What is often unwritten about this problem on well-meaning websites is the fact that the study found a significant number of dogs with the DCM also had lower levels of circulating taurine, an amino acid.
Statistically speaking there was a correlation between dogs with DCM, a lower level or taurine and the consumption of a grain free dog food. This does not mean one caused the other. Put simply, there is a connection, but one does not cause the other.
Taurine is routinely provided in cat food because it is considered an essential amino acid, meaning that cats cannot synthesize their own. Dogs, on the other hand were thought to be capable of making this amino acid on their own from two other amino acids, methionine and cysteine.
It turns out that some breeds are prone to taurine deficiency due to their inability to make taurine or the loss of it in the feces. Large dog breeds seem to be more at risk than small dogs.
The list of ingredients often found in grain free dog food are substitutes for the typical grains added to foods that contain grains. This is a common practice in a wide range of dog foods that are grain free. At the time of this writing, no conclusions have been made and more research is needed.
If your dog is doing well on a grain free dog food, but you are worried about the possibility of CDM, our best recommendation is to talk to your veterinarian.
Just as much care should go into choosing a grain free dog food as it would be for accepting any food. Not all formulas are perfect for all dogs.
The Bottom Line
All grains are not bad but many dogs are sensitive to them and can benefit from being fed a product that does not contain grains as the source of carbohydrates and protein. This is especially true if your dog is experiencing any problems
It is worthwhile looking into a grain free diet. Please not however, that if a food allergy exists, it could be due to something other than grains.
Remember, A grain free dog food does not mean that the dog is eating a carbohydrate free diet. That would be equally unhealthy. Dogs like people need a decent amount of carbohydrates for energy and fiber in their diets to maintain digestive health.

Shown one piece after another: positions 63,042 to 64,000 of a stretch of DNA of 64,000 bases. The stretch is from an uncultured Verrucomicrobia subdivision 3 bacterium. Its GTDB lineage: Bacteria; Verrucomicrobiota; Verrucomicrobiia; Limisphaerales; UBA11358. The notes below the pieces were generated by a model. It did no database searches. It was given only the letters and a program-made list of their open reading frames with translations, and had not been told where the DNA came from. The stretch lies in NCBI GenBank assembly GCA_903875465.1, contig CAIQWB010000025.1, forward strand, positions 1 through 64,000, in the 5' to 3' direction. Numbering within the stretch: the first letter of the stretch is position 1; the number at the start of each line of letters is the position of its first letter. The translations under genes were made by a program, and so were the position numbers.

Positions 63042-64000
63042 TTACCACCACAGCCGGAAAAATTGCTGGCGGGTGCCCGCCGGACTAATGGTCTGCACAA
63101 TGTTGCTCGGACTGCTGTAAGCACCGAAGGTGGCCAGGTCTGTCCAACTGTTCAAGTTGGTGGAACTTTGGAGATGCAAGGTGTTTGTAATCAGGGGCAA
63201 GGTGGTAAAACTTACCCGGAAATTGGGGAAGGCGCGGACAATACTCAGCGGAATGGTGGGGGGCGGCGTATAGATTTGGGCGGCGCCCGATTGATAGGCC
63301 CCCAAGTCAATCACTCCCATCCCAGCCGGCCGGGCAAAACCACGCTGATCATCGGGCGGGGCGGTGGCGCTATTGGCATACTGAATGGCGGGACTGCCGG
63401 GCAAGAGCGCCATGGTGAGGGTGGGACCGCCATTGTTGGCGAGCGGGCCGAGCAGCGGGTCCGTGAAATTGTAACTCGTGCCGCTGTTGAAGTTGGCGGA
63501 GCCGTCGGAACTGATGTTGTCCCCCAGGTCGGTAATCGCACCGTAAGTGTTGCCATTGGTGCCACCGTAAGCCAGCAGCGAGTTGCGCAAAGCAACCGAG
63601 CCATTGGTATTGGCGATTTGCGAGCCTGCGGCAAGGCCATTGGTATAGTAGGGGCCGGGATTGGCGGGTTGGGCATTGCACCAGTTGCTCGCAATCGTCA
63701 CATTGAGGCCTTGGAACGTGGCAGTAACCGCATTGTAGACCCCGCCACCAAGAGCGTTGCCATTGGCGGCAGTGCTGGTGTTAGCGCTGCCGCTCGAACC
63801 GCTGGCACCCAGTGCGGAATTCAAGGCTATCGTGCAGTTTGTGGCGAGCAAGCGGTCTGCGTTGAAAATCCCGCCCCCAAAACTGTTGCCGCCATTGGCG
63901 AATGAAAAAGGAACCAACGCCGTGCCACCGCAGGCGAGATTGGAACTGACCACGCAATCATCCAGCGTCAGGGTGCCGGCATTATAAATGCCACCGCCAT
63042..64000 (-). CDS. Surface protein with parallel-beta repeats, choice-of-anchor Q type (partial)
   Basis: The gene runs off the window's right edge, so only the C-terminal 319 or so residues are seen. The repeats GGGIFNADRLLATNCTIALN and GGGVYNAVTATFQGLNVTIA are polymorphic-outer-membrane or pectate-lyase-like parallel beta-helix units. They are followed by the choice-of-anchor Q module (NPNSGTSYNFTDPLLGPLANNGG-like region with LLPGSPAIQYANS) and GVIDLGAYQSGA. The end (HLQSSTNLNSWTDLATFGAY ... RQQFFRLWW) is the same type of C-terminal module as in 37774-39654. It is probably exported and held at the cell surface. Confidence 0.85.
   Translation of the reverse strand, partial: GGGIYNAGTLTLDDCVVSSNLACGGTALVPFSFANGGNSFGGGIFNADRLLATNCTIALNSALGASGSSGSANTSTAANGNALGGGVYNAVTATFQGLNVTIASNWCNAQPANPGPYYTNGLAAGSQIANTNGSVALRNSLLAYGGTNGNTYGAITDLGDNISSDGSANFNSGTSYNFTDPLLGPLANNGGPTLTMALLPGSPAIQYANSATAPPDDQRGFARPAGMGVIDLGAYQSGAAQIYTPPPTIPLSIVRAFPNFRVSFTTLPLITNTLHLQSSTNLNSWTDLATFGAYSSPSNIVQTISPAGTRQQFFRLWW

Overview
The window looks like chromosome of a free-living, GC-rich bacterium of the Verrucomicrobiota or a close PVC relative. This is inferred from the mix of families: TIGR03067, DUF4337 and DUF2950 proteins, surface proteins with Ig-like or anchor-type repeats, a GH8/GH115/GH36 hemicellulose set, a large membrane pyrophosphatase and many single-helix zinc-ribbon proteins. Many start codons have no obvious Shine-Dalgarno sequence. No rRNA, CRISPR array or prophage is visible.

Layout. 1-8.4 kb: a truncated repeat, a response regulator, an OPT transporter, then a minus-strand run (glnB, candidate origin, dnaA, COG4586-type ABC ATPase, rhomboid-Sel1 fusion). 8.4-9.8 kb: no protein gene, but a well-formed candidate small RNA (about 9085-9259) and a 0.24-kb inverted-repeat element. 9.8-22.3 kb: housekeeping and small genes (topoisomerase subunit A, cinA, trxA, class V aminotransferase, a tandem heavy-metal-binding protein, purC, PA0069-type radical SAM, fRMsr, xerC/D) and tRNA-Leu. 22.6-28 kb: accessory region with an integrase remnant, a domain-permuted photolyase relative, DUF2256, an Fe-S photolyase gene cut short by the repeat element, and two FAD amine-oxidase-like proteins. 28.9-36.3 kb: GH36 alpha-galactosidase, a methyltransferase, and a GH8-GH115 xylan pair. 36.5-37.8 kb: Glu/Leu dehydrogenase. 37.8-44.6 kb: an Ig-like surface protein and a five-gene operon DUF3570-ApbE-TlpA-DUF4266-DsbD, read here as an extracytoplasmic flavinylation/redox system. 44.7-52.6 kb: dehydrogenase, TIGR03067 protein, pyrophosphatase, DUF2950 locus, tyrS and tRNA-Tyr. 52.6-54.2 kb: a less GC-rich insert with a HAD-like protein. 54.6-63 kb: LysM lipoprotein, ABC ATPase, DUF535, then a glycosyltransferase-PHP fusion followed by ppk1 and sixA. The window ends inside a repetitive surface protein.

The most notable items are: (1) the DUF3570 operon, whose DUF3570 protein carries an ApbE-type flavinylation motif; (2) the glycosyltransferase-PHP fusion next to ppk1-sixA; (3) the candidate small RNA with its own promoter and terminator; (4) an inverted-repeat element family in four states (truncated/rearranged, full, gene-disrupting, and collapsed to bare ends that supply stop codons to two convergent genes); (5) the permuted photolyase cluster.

Check with your dog's veterinarian before making any decisions about dog food.
1. Axelsson, Erik et al. The genomic signature of dog domestication reveals adaptation to a starch-rich diet. Nature. 2013; 495: 360–364
2. Carlotti DN, Remy I, Prost C. Food allergy in dogs and cats. A review and report of 43 cases. Vet Dermatol 1990;1:55-62.
There are quite a few resources on the internet but I'd like to introduce you to a couple of books that I have read and found very helpful.
Canine Nutrigenomics by W. Jean Dodds and Diana R. Laverdure takes an entirely new look at the science of canine nutrition.
Don't let the name of the book scare you, as the authors break down the subject matter in easy to understand chunks of knowledge.
This is a very useful guide if your dog is also suffering from a life threatening condition that can be helped through the food he eats.
For someone serious about learning more about canine nutrition, this is the best resource I've found so far. It is a textbook used in the veterinary field, so it is written in a more scholarly tone. I've used this book countless times when writing many of the nutrition articles on this site. Written by Linda P. Case, Leighann Daristotle, Michael G. Hayek, and Melody Foess Raasch